'I Was Forced to Leave the Country for an Abortion'

I remember wanting to vomit as the plane took off. I felt anxious; this was not a situation I expected to find myself in. I closed my eyes, adding up how much the trip was costing me—the flight, the hotel and the procedure itself had set me back around $2,000. I would be burdened with more credit card debt but I was still immensely grateful to be on a plane to New York City, where I would be able to have an abortion.

I traveled over 6,000 miles to terminate my unwanted pregnancy in 2005, as I was living in Rwanda at the time, working on a national HIV treatment program. Abortion was only permitted in Rwanda when two physicians certified that it was needed to protect a woman's physical health or to save her life. Neither of these exceptions applied to me. I simply did not want to become a parent.

I had always used contraception religiously since my first sexual encounter. Yet I found myself sitting on the edge of a bed and swearing profusely about a broken condom. I called one of my colleagues—a registered nurse who had traveled from the U.S. to Rwanda with a trove of medication—and asked if she had any emergency contraception on her shelves. Thankfully, she did. But despite taking Plan B within the 72-hour window, a few weeks later I had missed my period and felt an overwhelming wave of nausea at my desk. My heart sank.

Maaza Seyoum At Home
Maaza Seyoum at home in Massachusetts. Seyoum flew to New York for an abortion in 2005.

I bought a pregnancy test from the small pharmacy under my office and, when I got the positive result, I sobbed on my bed. I will never forget the feeling of dread when I realized the situation I was in. Going through the process of attempting to get an abortion in Rwanda was inconceivable. As a foreigner in a conservative country where privacy of information was not guaranteed, I was terrified that even suggesting an abortion could jeopardize my work permit, or worse.

My own country, Ethiopia, was just a three-hour flight away, but the laws there were just as restrictive and the cultural norms controlling women were even more oppressive.

Thankful for my credit card, regular income, and an immigration status that allowed me to travel to the U.S. without having to apply for a visa, I made all of my bookings, took time off work, and I was in New York City within what was probably just two weeks but felt like an eternity.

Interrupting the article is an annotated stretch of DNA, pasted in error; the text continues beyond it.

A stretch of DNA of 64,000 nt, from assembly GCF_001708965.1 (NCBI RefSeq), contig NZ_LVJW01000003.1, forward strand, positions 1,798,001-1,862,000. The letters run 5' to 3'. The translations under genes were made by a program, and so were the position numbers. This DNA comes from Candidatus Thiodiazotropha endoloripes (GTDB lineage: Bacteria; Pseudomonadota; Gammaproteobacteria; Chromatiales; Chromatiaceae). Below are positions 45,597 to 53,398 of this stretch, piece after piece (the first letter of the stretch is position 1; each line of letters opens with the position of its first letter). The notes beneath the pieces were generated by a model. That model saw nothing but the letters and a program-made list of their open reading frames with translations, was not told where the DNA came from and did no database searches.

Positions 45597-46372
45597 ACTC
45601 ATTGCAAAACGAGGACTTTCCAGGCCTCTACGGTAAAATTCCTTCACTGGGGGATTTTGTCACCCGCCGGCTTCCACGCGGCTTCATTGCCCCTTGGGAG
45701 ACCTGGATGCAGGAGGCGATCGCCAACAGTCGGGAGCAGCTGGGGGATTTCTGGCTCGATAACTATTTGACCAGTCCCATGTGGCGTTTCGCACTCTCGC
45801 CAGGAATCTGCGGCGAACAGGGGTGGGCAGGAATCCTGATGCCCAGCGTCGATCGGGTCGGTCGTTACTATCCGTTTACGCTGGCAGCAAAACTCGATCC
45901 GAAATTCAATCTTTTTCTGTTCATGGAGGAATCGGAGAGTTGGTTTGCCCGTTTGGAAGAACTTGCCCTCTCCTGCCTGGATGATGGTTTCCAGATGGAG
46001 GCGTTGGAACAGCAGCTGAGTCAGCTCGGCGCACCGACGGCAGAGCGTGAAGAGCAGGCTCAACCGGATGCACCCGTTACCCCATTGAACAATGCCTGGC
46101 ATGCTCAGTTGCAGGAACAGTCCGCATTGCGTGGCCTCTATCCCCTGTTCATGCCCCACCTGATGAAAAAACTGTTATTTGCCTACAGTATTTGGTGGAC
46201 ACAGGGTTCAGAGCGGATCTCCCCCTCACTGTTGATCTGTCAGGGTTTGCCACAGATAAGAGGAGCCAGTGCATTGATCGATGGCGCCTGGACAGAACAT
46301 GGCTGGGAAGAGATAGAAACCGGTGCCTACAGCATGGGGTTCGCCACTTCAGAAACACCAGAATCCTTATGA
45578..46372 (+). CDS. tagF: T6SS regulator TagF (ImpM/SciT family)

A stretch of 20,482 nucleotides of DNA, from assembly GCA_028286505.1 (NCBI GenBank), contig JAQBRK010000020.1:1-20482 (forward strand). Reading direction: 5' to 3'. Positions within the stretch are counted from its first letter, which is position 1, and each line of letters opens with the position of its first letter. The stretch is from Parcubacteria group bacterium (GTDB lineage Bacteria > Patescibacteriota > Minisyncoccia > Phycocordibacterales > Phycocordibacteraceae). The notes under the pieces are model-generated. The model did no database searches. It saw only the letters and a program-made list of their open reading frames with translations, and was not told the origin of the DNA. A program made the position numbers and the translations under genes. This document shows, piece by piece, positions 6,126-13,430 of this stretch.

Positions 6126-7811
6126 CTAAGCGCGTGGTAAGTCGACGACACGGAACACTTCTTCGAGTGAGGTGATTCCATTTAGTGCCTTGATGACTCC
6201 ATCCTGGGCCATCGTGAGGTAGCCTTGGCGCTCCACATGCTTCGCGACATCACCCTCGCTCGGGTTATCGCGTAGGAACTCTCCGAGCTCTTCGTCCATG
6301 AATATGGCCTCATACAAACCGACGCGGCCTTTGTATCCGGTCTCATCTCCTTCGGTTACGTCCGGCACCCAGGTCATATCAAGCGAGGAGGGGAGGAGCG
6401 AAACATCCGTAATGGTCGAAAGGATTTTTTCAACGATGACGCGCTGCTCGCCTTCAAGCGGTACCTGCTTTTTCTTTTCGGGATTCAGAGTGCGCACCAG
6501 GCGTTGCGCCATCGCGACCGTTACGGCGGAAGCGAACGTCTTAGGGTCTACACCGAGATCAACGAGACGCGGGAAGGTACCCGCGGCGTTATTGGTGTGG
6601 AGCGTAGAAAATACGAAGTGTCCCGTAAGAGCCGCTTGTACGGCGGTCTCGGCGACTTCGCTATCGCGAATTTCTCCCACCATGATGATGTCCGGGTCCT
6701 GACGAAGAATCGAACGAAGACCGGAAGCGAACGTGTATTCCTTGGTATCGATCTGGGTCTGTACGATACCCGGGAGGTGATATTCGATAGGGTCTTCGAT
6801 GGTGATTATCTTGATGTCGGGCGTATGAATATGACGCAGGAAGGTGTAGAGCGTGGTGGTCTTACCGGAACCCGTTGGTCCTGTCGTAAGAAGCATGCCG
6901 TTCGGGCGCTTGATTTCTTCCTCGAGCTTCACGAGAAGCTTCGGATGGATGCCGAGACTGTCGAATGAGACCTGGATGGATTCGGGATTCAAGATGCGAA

At the Planned Parenthood clinic on Bleecker Street, I had an ultrasound that told me that I was seven weeks pregnant. They asked me if I was sure that I wanted to proceed. I had no doubts. The last thing I saw before the anesthetic kicked in was a doctor with kind eyes who seemed to be smiling at me from under his mask as he put his hand on my shoulder.

When I woke up, I sat with a group of women—all of us in light-colored hospital gowns— and sipped orange juice from a plastic cup. I returned to my hotel, feeling woozy but relieved. A week later, I was back in Kigali and getting on with my life.

To this day, whenever my travels take me back to New York City, I smile when I get on the subway and see the name Bleecker St. on the map. But apart from that, I hadn't really thought about these details much until I heard that Roe v. Wade had been overturned.

My first thought was for the women in the U.S. who are suffocating under the immense weight of unwanted pregnancies in states that immediately halted abortion access. Yet my stomach also churned at the impact this ruling will have around the world—particularly in low and middle-income countries that are still strongly influenced by the U.S. and its policies.

One of the sad ironies is that it is now easier to access an abortion in Kigali, Rwanda than it is in Montgomery, Alabama. The situation in Rwanda is still far from acceptable, but the country has expanded legal grounds for abortion to include cases of rape, incest, forced marriage and fetal impairment—which is more progressive than what is being implemented in several U.S. states.

I now live in the States and the Roe v. Wade ruling has hit me hard, especially when the U.S. was the place I rushed to in 2005 to exercise my own reproductive health rights.

Most women do not have the luxury to travel to another state or country to have an abortion. I know I am one of the lucky ones. In gratitude for my own good fortune and in recognition of my ongoing daily relief at being childfree, I will be contributing funds to projects that support access to safe abortion services in the U.S. and around the world.

Maaza Seyoum works in public health in the U.S., dividing her time between Massachusetts and New York. She previously worked as a Care Coordination Officer for a national HIV treatment program in Rwanda.

All views expressed in this article are the author's own.